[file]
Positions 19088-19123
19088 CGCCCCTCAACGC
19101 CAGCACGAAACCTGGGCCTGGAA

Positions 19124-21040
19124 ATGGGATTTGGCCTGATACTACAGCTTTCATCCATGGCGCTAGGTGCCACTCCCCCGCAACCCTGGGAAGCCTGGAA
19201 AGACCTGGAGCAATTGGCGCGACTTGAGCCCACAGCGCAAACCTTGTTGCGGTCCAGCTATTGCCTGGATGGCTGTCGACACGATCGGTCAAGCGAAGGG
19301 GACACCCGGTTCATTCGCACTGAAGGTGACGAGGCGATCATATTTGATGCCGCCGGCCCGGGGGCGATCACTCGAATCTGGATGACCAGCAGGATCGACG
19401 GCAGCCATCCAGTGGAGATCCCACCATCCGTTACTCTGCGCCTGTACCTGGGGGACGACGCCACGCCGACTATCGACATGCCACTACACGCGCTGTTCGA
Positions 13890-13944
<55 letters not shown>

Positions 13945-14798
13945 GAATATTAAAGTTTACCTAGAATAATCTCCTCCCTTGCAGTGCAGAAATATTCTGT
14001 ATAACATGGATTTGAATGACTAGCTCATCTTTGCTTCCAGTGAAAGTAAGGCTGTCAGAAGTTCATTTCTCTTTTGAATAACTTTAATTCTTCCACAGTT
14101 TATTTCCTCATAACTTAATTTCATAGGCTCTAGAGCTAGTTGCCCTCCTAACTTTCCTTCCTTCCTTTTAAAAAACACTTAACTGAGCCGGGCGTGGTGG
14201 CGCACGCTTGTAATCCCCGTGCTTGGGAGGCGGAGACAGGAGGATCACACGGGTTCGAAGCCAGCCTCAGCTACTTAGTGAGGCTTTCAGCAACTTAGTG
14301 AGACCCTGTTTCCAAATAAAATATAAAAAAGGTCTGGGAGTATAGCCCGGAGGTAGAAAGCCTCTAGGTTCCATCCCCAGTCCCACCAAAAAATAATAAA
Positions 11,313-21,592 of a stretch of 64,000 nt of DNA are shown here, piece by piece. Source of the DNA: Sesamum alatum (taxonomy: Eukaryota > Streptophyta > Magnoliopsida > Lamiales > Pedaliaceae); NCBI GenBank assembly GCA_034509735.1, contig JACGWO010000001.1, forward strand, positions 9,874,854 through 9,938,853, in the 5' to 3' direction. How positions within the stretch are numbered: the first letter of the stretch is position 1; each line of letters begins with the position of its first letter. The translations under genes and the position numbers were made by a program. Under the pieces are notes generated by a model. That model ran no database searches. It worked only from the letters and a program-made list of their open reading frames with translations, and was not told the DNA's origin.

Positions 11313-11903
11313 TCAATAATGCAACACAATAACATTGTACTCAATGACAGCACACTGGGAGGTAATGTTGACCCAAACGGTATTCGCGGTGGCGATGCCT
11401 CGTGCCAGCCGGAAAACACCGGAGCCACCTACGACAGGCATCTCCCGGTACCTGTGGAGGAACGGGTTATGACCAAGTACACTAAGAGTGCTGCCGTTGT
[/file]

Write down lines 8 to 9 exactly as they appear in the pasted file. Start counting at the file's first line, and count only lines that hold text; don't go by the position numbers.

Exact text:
19401 GCAGCCATCCAGTGGAGATCCCACCATCCGTTACTCTGCGCCTGTACCTGGGGGACGACGCCACGCCGACTATCGACATGCCACTACACGCGCTGTTCGA
Positions 13890-13944